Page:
swelling jointBy the time you need to reduce joint swelling, you’re not looking for long-term solutions.

You’re looking for relief from the swelling and discomfort and you’re looking for it right now. I get that.

But it’s important that you treat the cause of your swollen joints properly in order to not make it worse.

Identifying the Problem

Before you decide how to reduce the swelling in your joints, you need to know what’s causing it.

If it’s arthritis, the pain may be intermittent, meaning it comes and goes. It may be worse some times and almost nonexistent others.

There’s going to be stiffness – a classic sign of arthritis – and difficulty moving the joint. And yes, there’s going to be swelling that you want to reduce.

If it’s an injury, you may know it – but you may not. Look for bruising, sudden, possibly severe pain, an inability to move the joint, and swelling.

If you suspect an injury, use ice – not heat – on the joint to reduce the swelling, and elevate the injury above your heart, if possible. And be sure to get into see your doctor as soon as you can.

More Treatments for Arthritis…

But once you or your doctor has established your joint swelling is caused by arthritis, there are several at home remedies that will help you feel better.

Apple cider vinegar. This form of vinegar is a natural anti-inflammatory, so it can help with swollen joints topically. Mix ½ teaspoon of cayenne pepper into one cup of warmed apple cider vinegar. Soak your swollen joint for fifteen minutes, then rinse. Repeat daily.

Castor oil. Don’t worry, I’m not going to tell you to drink it (although you can, it just takes longer – but you don’t have to, so why would you want to?). Instead, massage a small amount of castor oil into the swollen joint. The castor oil will help reduce the swelling, and even ease the pain.

Epsom salts. Soaking in Epsom salts has been a recognized remedy for joint swelling and stiffness for centuries. Stir two cups of Epsom salts into warm bath water. Soak your joints for 20-30 minutes. Repeat three times a week, as needed.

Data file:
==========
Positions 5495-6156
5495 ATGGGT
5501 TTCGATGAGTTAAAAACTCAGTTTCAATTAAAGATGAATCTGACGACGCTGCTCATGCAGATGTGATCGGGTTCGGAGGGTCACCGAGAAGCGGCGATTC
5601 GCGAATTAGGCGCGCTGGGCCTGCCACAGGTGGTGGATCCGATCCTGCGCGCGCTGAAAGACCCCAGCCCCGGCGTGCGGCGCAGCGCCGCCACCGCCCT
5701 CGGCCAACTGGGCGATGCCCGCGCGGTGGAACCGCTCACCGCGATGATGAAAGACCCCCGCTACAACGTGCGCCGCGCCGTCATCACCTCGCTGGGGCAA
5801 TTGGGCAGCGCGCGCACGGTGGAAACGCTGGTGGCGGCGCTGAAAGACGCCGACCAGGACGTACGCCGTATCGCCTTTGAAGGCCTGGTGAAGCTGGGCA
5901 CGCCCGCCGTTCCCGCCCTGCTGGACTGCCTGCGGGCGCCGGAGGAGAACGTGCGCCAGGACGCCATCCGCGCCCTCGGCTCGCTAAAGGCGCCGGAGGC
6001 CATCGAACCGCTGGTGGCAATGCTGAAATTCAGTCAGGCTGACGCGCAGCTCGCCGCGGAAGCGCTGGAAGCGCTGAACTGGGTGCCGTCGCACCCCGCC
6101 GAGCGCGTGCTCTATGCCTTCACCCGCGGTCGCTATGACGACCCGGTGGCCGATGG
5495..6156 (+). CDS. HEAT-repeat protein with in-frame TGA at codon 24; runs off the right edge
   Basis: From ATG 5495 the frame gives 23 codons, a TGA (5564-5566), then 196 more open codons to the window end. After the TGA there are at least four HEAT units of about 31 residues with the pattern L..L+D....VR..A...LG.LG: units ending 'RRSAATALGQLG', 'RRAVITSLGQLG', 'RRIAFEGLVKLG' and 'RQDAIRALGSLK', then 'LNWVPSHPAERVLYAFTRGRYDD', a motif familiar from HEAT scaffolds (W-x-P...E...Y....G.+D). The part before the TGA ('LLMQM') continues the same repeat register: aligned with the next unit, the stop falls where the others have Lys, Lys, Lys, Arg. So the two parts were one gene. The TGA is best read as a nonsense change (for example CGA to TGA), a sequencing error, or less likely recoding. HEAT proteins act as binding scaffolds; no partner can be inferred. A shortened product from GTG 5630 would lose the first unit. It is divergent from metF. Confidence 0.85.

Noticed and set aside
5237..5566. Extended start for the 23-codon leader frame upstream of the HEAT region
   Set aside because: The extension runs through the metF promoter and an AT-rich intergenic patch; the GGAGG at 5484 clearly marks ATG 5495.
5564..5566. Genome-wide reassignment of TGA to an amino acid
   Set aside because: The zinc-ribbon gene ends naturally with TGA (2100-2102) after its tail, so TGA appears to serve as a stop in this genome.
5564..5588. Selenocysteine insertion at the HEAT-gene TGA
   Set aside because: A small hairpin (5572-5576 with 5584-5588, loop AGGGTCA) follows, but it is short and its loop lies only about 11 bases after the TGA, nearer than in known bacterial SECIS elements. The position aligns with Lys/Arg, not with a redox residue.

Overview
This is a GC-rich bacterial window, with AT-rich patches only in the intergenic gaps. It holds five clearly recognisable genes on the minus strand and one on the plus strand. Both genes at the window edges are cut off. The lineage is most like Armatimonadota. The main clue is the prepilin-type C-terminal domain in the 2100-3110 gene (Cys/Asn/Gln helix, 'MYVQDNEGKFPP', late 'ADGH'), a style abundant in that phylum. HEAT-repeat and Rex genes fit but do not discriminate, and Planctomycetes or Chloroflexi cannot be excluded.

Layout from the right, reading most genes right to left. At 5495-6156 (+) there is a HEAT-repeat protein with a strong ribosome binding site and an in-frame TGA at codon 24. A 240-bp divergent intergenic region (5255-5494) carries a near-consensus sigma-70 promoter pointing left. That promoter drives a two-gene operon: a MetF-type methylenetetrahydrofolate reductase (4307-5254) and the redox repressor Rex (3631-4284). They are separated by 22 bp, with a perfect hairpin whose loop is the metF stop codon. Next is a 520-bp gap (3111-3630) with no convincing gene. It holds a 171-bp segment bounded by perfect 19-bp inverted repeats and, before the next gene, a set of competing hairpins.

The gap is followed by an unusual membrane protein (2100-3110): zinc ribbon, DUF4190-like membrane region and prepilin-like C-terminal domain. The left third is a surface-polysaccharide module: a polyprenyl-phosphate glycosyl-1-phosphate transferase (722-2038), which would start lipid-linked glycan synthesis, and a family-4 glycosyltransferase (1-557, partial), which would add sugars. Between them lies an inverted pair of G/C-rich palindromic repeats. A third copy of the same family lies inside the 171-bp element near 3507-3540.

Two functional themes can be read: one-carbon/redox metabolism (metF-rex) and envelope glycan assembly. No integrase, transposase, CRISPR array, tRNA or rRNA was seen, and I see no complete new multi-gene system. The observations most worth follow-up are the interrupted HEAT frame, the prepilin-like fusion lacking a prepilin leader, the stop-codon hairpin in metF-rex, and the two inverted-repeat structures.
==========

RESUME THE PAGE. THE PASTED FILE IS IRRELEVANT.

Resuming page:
Garlic. Yes, eating garlic can help with swelling and discomfort thanks to its sulfur and selenium content, but there’s another way to reap garlic’s benefits, too, if you don’t like the taste. Instead, chop up two garlic cloves and lightly sauté them in two tablespoons of mustard oil. Let the mixture cool until the oil is comfortably warm to the touch. Massage onto the swollen joint. Repeat twice daily, as needed.

Olive oil. Olive oil makes an excellent treatment for arthritis and swollen joints. Simply rub it into the affected joints and let its own natural properties do the rest. You can do this as often as you like, too.

Temperature therapy. When it comes to temperature therapy, both heat and ice work for reducing the swelling caused by arthritis. It boils down to which makes you feel better. You can even alternate between hot and cold if you like them both. Just make sure to protect your skin, so you don’t injure yourself trying to treat yourself. And remember to only keep the heating pad or the ice bag on for twenty minutes at a time.

What Next…

These treatments are great for reducing joint swelling in the short term, but remember to put long-term treatments into play as well.

Make sure you’re eating a healthy diet, including plenty of foods that support a healthy inflammatory response. Lose weight if you need to. And make sure you keep moving.

Reducing joint swelling may only part of the solution when it comes to arthritis – but it can certainly be an important part!